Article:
People generally hit the gym to look and feel better, whether it’s seeing gains while lifting weights, reaching a goal on the treadmill or even making a new friend after a class. But before you pop in your earbuds and work up a good sweat, you should consider what’s in your gym bag.
“It’s always good to be prepared, so there’s no such thing as overpacking,” says Terrence Wilson, lead trainer at the New York Sports Club in New York City. “The more prepared you are, the more workout options you have. Some people only bring enough items to do workouts in open space or just cardio machines. Having a range of items in your bag opens you up to the opportunity to have a well-rounded workout.”
Clothing and shoes
In terms of shoes, it’s always best to have something that secures your ankles. “For clothing, I like to stick to cotton or silk material and suggest that people wear fitted clothes when working out, rather than anything loose or baggy,” he says.
Ensuring your body has the right fuel at the right times is just as important to maximize your workout and get the best results, says Jenny Gaither, a fitness instructor in San Francisco. “When heading to the gym, I never leave home without a healthy snack in my gym bag to keep me energized,” she says.
Her go-to gym snack is sweet and crunchy nuts that she prepares ahead of time. “And not only is it absolutely delicious it is low in sugar, high in protein and gives me that much-needed energy boost right before it’s time to sweat,” Gaither says.
This may seem like a no-brainer, but Wilson says it’s important to stay hydrated during a workout. “I always advise the folks who take my spin class to bring two standard-size water bottles if they can,” he says. “Your water bottle should be no smaller than 24 ounces.”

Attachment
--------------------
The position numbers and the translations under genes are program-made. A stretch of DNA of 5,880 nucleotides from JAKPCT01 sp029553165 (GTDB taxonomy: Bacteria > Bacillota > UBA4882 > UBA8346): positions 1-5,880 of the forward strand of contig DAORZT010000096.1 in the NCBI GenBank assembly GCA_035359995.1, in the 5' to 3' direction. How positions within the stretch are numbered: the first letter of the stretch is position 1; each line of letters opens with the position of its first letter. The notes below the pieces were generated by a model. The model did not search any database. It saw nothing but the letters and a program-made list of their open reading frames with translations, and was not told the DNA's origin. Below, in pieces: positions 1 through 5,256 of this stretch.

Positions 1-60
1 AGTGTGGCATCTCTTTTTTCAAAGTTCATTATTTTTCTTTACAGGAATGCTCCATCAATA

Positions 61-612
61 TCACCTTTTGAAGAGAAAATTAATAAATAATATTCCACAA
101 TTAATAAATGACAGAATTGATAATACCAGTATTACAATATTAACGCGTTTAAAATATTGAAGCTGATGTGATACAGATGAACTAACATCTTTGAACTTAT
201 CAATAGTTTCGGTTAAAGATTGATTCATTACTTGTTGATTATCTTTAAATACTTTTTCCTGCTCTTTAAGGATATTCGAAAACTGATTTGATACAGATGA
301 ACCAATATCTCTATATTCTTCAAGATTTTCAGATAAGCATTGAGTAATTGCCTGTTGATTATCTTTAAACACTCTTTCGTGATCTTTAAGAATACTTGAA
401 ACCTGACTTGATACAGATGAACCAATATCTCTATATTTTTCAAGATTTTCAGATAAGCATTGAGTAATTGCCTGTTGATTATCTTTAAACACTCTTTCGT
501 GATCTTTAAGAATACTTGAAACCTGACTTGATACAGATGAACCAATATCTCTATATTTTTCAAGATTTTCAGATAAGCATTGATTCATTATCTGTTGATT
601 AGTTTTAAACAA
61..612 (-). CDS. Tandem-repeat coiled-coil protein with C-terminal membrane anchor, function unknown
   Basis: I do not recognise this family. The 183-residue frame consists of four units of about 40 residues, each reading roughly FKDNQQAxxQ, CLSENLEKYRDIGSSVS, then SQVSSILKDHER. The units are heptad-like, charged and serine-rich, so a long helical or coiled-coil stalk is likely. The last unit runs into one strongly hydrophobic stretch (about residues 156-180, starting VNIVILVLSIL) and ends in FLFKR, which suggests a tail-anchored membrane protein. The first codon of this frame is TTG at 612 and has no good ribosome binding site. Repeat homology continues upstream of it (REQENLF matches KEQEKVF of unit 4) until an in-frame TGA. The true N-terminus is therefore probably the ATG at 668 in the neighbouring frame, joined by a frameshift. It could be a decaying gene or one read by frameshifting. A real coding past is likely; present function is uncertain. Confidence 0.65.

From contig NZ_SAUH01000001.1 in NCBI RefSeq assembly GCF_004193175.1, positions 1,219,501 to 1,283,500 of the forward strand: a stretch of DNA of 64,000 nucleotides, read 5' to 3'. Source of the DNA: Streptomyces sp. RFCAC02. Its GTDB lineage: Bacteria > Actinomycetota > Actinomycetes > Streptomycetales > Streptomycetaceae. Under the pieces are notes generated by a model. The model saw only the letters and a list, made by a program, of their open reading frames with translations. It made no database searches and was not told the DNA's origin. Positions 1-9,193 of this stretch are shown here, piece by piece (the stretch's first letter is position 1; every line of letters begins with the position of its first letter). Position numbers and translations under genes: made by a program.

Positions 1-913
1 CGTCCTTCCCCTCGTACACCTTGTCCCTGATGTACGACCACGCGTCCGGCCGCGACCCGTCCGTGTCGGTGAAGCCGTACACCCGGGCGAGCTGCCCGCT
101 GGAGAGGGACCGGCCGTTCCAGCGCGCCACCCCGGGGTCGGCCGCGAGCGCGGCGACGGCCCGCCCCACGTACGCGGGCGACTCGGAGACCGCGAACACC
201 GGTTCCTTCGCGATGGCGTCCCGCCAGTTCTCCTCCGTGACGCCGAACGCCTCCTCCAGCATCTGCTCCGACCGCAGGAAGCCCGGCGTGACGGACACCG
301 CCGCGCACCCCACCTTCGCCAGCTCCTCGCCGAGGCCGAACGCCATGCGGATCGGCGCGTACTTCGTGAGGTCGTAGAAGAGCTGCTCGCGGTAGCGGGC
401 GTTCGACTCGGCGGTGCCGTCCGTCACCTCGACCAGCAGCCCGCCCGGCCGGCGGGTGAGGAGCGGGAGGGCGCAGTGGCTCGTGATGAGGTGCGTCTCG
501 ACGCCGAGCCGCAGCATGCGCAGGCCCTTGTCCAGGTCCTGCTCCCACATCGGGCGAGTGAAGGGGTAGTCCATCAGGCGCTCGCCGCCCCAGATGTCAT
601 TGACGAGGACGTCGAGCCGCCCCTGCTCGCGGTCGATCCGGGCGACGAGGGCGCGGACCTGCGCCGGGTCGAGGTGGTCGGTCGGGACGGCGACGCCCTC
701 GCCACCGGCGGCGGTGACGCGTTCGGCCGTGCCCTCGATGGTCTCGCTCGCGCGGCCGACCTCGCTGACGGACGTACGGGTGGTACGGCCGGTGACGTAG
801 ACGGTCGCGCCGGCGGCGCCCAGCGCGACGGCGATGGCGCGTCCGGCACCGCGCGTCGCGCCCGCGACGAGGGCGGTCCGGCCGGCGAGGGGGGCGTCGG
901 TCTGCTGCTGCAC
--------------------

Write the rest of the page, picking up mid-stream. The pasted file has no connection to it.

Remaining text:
Lacrosse ball or softball
Christopher Finn, a physical therapist in Morrisville, North Carolina, says another prop to keep handy is a lacrosse ball or softball. “Either of these two tools can be used for soft tissue mobilization, which helps with soreness, muscle recovery after workouts and muscle activation,” Finn says. “They are cheap, portable and insanely effective to alleviate and resolve active and latent trigger points.”
Wilson says although most gyms provide towels, sometimes at an extra cost, it’s also smart to bring your own. “In the summertime, your body temperature heats up and you may need an extra,” he says. “A towel makes for an alternative to a mat, if you can’t find one at your gym.”While you shower, hang your clothes up to air dry and use the dryers most gyms have now, says Jonathan Jordan, a personal trainer and massage therapist in San Francisco.“Whatever you choose to wear, it’s important to let them dry,” Jordan says. “If you sweat up a storm and then stuff your wet clothes in a plastic bag and leave them in there all day, bacteria will form and your clothes with permanently stink and you’ll be ‘that guy’ in spin class who makes the whole room stink.”Speaking of body odor, don’t forget about deodorant. “Respect your fellow gym-goers and have some extra deodorant if you need it,” Wilson says. “It’s also good to have if you’re running to plans post-workout.”